SEC and Digital Assets Compliance Lawyers

Blockchain attorney Dr. Nick Oberheiden

Attorney Nick Oberheiden
SEC and Digital Assets Compliance Team Lead
Blockchain attorney Alina Veneziano

Attorney Alina Veneziano
SEC and Digital Assets Compliance Team Lead

Hire a Team of SEC and Digital Assets Compliance Experts

Digital assets have unique reporting obligations. If you want compliance advice or help protecting your digital assets, dealing with SEC investigations or charges resulting from digital assets compliance issues, Contact us today.

The SEC on Compliance

The SEC has a broad approach to how entities and individuals conduct themselves under its jurisdiction. The agency has previously shown how far it is willing to go when dealing with entities and individuals violating existing federal laws, and harming US investors and capital markets.

A special area of interest is digital assets. The SEC considers digital assets to be securities subject to existing federal securities laws. However, the agency must first establish if a digital asset qualifies to be called a security. Don’t wait for your company or dealings to fall under the SEC’s radar. Let us assist you with SEC digital assets compliance.

At Blockchain Lawyer, we have lawyers with expertise in securities law and digital asset compliance. We have former federal agency employees, among other consultants in our team, who know exactly what federal agencies like the SEC look for in digital asset compliance issues.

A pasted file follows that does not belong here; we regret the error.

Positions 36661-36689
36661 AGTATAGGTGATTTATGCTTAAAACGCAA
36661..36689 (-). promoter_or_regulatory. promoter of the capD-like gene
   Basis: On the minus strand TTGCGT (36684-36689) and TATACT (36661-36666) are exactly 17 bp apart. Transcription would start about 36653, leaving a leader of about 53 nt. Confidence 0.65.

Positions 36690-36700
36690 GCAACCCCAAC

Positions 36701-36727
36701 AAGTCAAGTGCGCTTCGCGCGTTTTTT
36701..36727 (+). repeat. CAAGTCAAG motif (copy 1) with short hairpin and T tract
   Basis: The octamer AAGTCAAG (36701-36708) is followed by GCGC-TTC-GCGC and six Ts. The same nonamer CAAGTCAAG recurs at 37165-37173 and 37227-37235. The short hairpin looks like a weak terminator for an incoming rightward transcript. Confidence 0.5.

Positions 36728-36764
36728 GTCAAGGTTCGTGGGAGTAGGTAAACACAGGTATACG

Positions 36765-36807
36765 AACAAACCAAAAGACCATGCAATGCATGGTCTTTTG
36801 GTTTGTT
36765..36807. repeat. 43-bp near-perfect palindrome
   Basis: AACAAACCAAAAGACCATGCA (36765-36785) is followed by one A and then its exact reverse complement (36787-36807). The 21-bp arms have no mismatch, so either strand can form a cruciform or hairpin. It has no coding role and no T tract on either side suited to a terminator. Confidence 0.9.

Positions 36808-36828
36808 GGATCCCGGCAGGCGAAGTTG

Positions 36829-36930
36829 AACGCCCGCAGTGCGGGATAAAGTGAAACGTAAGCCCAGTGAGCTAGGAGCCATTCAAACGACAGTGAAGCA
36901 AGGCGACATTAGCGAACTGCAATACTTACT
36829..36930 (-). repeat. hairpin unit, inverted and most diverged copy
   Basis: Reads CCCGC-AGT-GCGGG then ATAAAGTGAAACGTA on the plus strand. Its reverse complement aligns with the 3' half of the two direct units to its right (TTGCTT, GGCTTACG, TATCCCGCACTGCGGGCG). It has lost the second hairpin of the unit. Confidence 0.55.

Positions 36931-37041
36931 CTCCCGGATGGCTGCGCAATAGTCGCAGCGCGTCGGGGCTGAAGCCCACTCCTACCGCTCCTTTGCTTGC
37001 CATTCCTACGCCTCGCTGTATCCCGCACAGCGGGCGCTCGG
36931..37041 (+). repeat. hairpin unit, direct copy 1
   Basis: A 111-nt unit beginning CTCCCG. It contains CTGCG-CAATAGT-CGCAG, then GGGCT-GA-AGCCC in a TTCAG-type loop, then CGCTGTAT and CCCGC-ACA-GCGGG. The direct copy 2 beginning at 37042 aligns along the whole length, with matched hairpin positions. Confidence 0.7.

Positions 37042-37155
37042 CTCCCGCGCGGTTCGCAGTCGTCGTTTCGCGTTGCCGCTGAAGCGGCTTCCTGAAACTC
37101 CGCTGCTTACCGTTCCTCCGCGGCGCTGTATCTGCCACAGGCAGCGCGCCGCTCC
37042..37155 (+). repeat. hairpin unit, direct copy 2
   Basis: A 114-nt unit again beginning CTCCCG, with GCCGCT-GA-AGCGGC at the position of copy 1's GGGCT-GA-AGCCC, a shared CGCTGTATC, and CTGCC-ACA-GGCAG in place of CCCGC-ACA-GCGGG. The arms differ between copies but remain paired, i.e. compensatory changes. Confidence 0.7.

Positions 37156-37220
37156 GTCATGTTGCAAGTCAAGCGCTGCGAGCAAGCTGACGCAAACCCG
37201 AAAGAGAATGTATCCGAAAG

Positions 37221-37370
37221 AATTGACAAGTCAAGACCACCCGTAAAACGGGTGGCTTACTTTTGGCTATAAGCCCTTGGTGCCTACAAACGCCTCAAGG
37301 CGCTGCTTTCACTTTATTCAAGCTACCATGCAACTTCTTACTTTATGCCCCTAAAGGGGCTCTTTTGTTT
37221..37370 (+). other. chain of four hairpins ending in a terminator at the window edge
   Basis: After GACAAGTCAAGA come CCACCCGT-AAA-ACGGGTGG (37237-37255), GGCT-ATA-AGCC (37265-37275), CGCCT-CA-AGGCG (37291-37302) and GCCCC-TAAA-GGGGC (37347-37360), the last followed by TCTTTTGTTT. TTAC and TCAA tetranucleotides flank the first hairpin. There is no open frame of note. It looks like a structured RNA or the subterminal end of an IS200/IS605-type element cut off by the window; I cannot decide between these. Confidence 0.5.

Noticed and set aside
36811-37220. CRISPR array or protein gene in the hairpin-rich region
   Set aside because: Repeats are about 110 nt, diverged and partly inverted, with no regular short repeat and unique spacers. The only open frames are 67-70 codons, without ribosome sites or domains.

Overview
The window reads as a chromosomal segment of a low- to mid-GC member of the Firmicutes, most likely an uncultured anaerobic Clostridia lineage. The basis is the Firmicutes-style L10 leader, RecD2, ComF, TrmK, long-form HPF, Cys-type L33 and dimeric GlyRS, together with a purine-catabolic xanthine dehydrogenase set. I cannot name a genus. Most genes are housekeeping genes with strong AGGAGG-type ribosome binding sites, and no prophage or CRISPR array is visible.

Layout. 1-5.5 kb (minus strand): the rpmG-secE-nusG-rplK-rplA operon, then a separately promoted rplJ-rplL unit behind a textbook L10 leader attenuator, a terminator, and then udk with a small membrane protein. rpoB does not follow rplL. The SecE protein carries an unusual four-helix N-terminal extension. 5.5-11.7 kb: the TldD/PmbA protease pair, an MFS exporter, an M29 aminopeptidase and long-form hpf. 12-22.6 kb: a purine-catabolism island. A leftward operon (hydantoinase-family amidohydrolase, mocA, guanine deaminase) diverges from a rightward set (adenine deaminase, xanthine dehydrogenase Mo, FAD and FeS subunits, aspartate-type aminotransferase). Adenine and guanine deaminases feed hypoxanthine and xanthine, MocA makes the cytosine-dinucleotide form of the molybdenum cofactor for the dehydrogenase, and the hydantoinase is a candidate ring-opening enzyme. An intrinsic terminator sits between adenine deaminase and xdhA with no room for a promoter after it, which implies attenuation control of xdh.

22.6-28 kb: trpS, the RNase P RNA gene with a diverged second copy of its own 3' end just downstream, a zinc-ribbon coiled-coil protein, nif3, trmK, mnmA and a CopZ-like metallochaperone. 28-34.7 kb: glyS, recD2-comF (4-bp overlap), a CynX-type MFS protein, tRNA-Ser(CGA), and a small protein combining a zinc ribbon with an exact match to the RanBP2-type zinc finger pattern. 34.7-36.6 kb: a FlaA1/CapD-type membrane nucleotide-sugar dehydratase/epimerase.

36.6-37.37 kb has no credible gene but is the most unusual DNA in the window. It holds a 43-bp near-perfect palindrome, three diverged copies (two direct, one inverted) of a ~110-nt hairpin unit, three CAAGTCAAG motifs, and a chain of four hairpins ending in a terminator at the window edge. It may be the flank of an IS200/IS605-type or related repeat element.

Let’s craft a compliance strategy for you or fight federal charges you may be facing. Retain us and safeguard your reputation, resources, and freedom.

The SEC on Digital Assets Regulation

Digital assets include all assets capable of being issued, transferred, and being stored on a distributed ledger like blockchain. Notable examples of digital assets include coins, tokens, virtual currencies, NFTs, and tokenized projects.

Before the SEC can exercise jurisdiction over any digital asset, the underlying asset must qualify to be a security under the agency’s jurisdiction. For unique cases where an asset isn’t clearly a security, the SEC utilizes a special test known as the Howey Test.

Guide to the SEC’s Howey Test

The test lets us know if the SEC can exercise jurisdiction or not. The SEC has covered issues relating to digital assets having similarities to traditional securities before. By taking such an approach, the agency is able to regulate digital assets despite lacking explicit authority.

As a result, besides the usual mandate of regulating brokers, dealers, and exchanges for traditional securities like stocks, the SEC can, in special circumstances, take action against entities behind cryptocurrency offerings (ICOs) that qualify as securities offerings but aren’t registered as such.

How Does the Howey Test Work?

The Howey Test assesses four main factors to determine whether the SEC should exercise jurisdiction. Since the SEC has a mandate to regulate securities in the US, the Howey Test focuses on finding out if an underlying digital asset or digital asset offering qualifies as a security offering. If the Howey Test conditions aren’t met, then the underlying digital asset or offering isn’t a security.

Howey Test Conditions

Condition 1: Investment of Money

If an entity or individual is selling a digital asset such as an ICO (Initial Coin Offering), they automatically meet condition 1. Since an ICO transaction involves buying a digital asset with money (fiat) currency or cryptocurrency, it qualifies as an investment of money.

Condition 2: Common Enterprise